Tech is a fickle beast — the disrupters of yesterday might themselves end up getting disrupted themselves.
Paytm, which had revolutionized online payments in India, has fallen a long way behind Google Pay and PhonePe in UPI payments. In July, Paytm did 133 million UPI transactions, which was less than half those done by PhonePe and Google Pay — PhonePe did 296 million transactions in the same period, while Google Pay did 300 million. In terms of transaction values, Paytm is also less than half the other two players — while Paytm did 20,500 crore of transactions, while PhonePe and Google Pay did Rs. 50,500 crore and Rs. 59,200 crore of transactions respectively.
This is a far cry from just 9 months ago, when Paytm had been India’s top UPI app. Back then, it had been battling with PhonePe for the top spot — Paytm had earlier claimed to be India’s top UPI app a few months after its launch, but PhonePe had alleged that it was because Paytm was artificially inflating its numbers. PhonePe had taken the top position in August, but Paytm had snatched it back in November.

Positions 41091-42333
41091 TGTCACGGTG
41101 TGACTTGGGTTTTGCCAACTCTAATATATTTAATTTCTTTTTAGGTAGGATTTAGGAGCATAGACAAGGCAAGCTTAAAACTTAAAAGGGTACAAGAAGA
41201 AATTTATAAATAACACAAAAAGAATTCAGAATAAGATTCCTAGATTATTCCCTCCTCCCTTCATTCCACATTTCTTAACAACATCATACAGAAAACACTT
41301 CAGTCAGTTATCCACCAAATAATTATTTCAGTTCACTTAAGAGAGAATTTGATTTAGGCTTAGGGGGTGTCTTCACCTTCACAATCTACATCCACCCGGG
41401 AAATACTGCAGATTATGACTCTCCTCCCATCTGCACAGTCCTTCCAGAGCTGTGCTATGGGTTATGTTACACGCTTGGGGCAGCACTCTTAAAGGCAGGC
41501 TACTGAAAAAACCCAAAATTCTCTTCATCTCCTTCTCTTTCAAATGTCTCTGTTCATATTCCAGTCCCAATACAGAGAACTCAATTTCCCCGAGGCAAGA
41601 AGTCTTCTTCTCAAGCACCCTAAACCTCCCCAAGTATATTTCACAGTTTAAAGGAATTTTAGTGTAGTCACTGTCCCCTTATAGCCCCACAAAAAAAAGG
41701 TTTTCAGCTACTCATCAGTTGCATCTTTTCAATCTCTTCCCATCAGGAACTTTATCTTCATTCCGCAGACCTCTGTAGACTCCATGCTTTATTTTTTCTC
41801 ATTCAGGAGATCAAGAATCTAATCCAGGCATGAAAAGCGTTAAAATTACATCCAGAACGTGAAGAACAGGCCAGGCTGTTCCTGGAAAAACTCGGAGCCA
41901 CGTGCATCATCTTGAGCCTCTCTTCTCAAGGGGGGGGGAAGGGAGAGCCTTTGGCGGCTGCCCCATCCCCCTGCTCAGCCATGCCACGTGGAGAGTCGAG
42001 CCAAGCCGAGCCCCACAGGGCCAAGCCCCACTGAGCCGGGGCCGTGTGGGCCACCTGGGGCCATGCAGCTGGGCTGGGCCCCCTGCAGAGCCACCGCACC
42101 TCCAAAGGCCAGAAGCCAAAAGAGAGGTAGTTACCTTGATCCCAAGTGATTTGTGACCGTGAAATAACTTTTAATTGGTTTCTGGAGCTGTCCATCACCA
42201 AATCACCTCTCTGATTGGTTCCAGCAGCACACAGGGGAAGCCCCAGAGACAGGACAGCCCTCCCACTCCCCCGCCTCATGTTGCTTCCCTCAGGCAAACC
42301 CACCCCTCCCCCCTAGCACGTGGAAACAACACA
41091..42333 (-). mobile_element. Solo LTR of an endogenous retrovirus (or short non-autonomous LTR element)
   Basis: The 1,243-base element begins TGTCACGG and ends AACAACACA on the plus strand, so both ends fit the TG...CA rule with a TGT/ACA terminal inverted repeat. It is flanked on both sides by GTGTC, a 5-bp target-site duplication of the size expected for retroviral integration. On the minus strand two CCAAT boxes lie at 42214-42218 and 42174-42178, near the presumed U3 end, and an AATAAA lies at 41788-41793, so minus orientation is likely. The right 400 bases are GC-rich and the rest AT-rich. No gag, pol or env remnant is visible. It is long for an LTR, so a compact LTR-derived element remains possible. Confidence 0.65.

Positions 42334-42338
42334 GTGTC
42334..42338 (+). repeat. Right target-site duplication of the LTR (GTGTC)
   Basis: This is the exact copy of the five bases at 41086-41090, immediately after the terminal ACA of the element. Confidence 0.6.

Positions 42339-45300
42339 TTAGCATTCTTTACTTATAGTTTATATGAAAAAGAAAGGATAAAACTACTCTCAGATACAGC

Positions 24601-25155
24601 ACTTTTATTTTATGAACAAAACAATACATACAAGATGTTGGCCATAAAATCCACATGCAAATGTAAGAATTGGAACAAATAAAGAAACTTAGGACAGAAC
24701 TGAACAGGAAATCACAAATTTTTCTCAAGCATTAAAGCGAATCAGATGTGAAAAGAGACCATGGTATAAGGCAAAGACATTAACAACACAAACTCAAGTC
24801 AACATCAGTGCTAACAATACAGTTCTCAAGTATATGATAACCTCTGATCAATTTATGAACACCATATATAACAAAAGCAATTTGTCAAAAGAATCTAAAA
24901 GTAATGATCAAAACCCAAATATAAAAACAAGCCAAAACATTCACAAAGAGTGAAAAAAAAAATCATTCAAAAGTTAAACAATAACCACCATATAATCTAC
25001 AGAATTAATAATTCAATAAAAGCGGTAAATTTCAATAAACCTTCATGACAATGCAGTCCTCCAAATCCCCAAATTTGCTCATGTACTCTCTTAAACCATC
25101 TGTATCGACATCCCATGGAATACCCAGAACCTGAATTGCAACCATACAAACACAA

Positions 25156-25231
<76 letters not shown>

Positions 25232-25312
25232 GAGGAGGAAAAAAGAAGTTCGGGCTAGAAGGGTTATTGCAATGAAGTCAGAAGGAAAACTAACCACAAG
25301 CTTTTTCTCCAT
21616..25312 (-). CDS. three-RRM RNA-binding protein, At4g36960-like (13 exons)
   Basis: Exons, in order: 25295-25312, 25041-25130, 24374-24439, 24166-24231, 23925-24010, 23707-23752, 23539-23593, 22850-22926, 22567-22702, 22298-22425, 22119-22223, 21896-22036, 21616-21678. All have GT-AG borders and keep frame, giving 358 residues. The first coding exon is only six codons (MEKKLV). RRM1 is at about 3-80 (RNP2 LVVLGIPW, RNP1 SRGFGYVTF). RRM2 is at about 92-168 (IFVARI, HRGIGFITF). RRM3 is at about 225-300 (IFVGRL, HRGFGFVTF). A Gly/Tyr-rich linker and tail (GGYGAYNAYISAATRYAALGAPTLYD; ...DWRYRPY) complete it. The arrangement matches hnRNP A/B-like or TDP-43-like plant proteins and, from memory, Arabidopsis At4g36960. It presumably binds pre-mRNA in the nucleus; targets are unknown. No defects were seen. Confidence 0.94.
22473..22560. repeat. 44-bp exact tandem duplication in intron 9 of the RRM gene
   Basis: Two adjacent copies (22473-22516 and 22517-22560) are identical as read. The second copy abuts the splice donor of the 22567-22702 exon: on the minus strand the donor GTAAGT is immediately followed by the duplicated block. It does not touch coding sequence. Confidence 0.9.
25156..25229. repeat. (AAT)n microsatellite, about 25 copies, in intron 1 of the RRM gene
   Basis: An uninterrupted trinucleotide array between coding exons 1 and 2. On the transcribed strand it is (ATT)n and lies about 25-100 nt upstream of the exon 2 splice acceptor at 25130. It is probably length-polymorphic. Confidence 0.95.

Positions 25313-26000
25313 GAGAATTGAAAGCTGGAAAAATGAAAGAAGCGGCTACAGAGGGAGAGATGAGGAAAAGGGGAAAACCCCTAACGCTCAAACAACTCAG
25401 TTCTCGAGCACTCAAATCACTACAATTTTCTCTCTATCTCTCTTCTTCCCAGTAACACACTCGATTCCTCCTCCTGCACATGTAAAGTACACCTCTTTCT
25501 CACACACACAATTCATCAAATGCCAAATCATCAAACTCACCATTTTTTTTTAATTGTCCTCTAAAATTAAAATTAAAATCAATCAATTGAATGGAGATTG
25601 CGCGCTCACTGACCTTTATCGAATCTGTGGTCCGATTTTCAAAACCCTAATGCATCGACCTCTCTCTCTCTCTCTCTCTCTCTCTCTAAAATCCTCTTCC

But both these companies hadn’t quite accounted for Google Pay, which was quietly building up its numbers. In May this year, Google Pay became India’s largest UPI app, leaving both Paytm and PhonePe behind. And since then, it only appears to have built its lead. Paytm, in particular, has seen its transactions decline sharply over the last few months.
Paytm, though, also does payments through its own network, which operates outside of UPI. “We achieved over 600 million transactions in July, which includes payments through Paytm Wallet, Paytm UPI, cards and net banking. We are witnessing that the Paytm wallet is more preferred for offline payments than UPI,” said Deepak Abbot, senior vice president at Paytm. “Paytm is accepted at over 13 million offline stores and our team is aiming to onboard another 12 million merchants by the end of this fiscal year.”
But Paytm might find it hard to compete with the UPI juggernaut. UPI’s payments are interchangeable, which means that a merchant that accepts UPI is automatically able to accept payments from PhonePe, Google Pay and even Paytm’s own UPI implementation. Paytm’s own payments solution, though, only works through Paytm. As such, if merchants have to maintain and use only one platform, it would make sense for them to be on an UPI app instead of a stand-alone application like Paytm.
And that’s where the risk for Paytm lies. If India as a whole switches to UPI, it will make Paytm’s own offering somewhat redundant. Paytm does have its own UPI implementation as well, but as the latest data shows, it’s rapidly falling behind PhonePe and Google Pay. Paytm had, in many ways, kickstarted India’s online payments revolution — it must now reinvent itself again if it wishes to again lead India’s digital payments journey.